John G Bell


Fall '03 – Gomez & Unsel

Response Paper

The Early Republic: Sedition, Rebellion and Economic Dissent.

A. Synopsis

Throughout the political, economic and social struggles in the Early Republic, there was conflicts between factions that can roughly be divided into the Elite, Middling and Plebeian classes. During the constitutional congress, the Middling class was fractured into those that supported the development of a strong national government, the Federalists led by James Madison, and pretty much everyone else, labeled Anti-Federalists. The dialogue between the Federalists and Anti-Federalists was affected by the Elite and Plebeian extremes in such a way as to centralize the dialogue toward a compromise of a nationalistic Constitution but amended by a protective Bill of Rights.

B. Response

The readings for the last two weeks have made a clear case for a specific facet of a perennial struggle. The factions in this struggle are neither new nor are they relics. In The Other Founders there's clear reference to traditions of dissent and power derived from the social dialogue of the British Empire, but the history of the factions and struggle is far more historically attested. From the struggles of the bicameral legislative body and military executive of ancient Sumer to the quick rise of Ankhenaten's sea change, and it's equally quick fall at the hands of the elite, in ancient Egypt; the factional elements of the social dialogue attempting to control and maintain power appear very similar. This suggests a persistent systems of political, social and economic conflict.

The echoes of similarity between the factions and issues in the Early Republic and the current day are deafening. Our current societal trend toward ever increasing authoritarian control has created a resistance that's easy to discredit because it will tend toward extremism unless addressed by those seeking lasting real change. In Olympia, the perceived lawlessness of the extreme elements in the anti-war protests created an overly adversarial relationship with the larger community. The flight of Middling support for the authentic issues of the Plebeians was an example of this same mechanism working in the Early Republic.

The dissatisfaction and unrest during the early constitutional period and the Sedition Act have clear relevance to the current day. The righteous fear of a self-interested elite seizing control of a distant national government are as relevant at protests against the war in Iraq as they were in the Early Republic. Criticisms of the Sedition Act seem to meet the needs of those criticizing the Patriot Act today.

The process of normalizing the debate into a dialogue between loyal oppositions seems not to have done more than ameliorate the potential for violent changes. The conflicts have not gone away and the factions continue to this day. The structure of the government and these conflicts are, in fact, historically attested into even the ancient period.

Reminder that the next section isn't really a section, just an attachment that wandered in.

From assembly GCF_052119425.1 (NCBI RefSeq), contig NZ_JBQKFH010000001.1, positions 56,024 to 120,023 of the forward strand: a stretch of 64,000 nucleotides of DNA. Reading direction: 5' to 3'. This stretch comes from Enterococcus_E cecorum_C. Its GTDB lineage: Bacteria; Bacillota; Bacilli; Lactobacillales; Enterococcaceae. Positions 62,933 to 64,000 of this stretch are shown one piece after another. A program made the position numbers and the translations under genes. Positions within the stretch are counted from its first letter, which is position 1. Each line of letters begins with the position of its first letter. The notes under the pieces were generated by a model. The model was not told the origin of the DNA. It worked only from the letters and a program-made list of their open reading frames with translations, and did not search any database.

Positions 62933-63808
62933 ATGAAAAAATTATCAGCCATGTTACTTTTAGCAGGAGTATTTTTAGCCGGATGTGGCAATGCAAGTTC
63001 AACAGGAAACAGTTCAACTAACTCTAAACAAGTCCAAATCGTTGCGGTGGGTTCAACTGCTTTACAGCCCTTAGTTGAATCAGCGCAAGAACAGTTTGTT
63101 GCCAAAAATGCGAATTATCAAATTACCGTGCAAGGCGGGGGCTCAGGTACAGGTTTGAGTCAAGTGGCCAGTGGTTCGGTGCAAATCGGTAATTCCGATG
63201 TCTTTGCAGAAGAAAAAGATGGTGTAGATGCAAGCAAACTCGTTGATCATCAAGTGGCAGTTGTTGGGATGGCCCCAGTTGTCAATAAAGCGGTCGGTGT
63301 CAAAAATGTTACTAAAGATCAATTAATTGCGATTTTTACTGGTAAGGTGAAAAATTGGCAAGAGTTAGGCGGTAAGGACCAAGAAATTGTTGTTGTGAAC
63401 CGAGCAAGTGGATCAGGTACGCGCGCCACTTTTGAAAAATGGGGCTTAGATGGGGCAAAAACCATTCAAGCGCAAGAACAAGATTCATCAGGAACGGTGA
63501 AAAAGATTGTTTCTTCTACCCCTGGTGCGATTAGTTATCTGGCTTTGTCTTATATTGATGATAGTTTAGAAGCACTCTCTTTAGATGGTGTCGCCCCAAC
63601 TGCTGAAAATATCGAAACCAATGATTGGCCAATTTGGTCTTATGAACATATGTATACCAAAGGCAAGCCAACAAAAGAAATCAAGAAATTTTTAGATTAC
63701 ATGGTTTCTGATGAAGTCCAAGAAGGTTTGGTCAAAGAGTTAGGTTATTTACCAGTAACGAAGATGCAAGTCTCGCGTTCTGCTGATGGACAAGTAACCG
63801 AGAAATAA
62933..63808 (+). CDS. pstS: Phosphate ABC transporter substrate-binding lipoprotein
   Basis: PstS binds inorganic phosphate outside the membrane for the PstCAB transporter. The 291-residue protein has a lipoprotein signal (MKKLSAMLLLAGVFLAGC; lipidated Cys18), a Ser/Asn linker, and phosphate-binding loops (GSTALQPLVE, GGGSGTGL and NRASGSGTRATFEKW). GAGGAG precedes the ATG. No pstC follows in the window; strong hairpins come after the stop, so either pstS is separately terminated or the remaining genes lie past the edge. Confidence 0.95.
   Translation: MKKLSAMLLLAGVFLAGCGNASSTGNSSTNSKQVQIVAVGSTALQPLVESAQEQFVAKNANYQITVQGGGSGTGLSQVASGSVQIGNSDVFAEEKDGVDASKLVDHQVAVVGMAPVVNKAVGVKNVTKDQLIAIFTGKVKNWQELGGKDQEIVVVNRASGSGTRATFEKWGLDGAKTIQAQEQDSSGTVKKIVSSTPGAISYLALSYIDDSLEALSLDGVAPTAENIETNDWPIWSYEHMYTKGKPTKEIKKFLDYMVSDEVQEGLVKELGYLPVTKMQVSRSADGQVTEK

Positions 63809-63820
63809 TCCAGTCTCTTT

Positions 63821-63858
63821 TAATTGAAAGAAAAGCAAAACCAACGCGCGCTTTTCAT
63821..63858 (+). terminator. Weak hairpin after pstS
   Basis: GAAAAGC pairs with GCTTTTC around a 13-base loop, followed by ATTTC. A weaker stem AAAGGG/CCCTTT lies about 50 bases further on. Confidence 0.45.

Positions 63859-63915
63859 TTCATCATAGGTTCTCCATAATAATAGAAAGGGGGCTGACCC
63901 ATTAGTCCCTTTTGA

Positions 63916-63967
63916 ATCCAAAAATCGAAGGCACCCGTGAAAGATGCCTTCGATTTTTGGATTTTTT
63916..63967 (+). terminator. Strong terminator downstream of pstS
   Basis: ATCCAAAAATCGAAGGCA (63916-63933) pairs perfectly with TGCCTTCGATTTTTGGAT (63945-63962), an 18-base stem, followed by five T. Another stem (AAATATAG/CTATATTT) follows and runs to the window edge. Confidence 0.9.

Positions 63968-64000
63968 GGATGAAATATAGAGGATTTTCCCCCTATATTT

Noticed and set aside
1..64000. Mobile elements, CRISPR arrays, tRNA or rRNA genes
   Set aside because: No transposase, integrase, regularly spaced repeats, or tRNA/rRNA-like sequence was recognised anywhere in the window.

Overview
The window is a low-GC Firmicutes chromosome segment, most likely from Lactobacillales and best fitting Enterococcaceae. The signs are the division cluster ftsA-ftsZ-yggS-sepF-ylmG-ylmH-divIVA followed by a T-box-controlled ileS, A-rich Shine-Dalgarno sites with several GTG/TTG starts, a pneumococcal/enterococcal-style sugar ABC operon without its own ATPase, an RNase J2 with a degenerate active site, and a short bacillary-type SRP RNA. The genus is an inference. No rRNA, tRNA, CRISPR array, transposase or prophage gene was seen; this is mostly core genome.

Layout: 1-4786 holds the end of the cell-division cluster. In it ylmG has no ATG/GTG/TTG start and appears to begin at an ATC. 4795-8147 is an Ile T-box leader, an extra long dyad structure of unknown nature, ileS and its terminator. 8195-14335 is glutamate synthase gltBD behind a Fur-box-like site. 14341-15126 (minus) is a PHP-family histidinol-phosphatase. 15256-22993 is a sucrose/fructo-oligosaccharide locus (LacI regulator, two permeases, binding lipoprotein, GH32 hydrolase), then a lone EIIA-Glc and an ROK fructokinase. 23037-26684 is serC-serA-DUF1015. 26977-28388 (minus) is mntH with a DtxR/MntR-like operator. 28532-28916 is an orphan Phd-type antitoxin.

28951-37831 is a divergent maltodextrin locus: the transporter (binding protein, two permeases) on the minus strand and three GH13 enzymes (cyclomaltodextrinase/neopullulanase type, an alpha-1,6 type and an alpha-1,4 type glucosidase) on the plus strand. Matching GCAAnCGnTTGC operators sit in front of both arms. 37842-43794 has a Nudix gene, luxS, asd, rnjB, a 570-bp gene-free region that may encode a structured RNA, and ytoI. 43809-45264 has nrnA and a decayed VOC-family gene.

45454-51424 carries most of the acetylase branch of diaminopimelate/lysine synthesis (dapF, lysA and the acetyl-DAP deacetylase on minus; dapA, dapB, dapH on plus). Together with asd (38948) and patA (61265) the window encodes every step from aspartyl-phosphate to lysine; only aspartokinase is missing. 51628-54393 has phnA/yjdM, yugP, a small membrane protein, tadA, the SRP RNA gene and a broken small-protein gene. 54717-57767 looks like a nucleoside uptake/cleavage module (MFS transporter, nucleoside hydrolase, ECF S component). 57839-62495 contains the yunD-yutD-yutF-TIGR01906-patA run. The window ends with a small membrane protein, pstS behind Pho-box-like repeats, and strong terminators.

Is this ameliorative effect the goal of the system? In asking who benefits from the status quo, there's a simple answer in the Middling control of the dialogue at the expense of the extreme elements of the conflict. There's a more difficult and more conspiratorial answer in that the pitting of factions against each other in a framed dialogue allows those that recognize the historical system to distract and misdirect to majority from the real and massive transfers of wealth and power.

Every time I think I've figured something out I end up with more questions. I read a book about effective and remarkable national dialogue and I get depressed. The idea of having to deal with the will to power, inherently undermining progress, of all the people involved in any issues makes me feel very tired. I think of all the things I want to do and I feel helpless to make real change.

C. Questions

p173 “What had seemed wild exaggeration in 1788 was becoming a terrifying reality. The Federalist agenda and political program to strengthen the new federal government seemed to fulfill the ominous predictions made by the Anti-Federalists during ratification.”

Is the Patriot Act, effectively repealing the Bill of Rights, an example of how this conflict continues? Is the current national administration evidence that the strong central government is easily swayed to hubris and tyranny?


The current system of winner takes all supports the lumping together of differing oppositions as one. Would proportional representation or a parliamentary system disarm the ability to claim loyal constitutional opposition, functionally all factions but one, is contradictory and fractured?


Given that the extremes produce wrongs, like how states rights was a goal of those wishing to protect slavery and support for the supremacy of the national government by those with aristocratic designs, how do we maintain a balance of interests without becoming politically stagnant and brittle?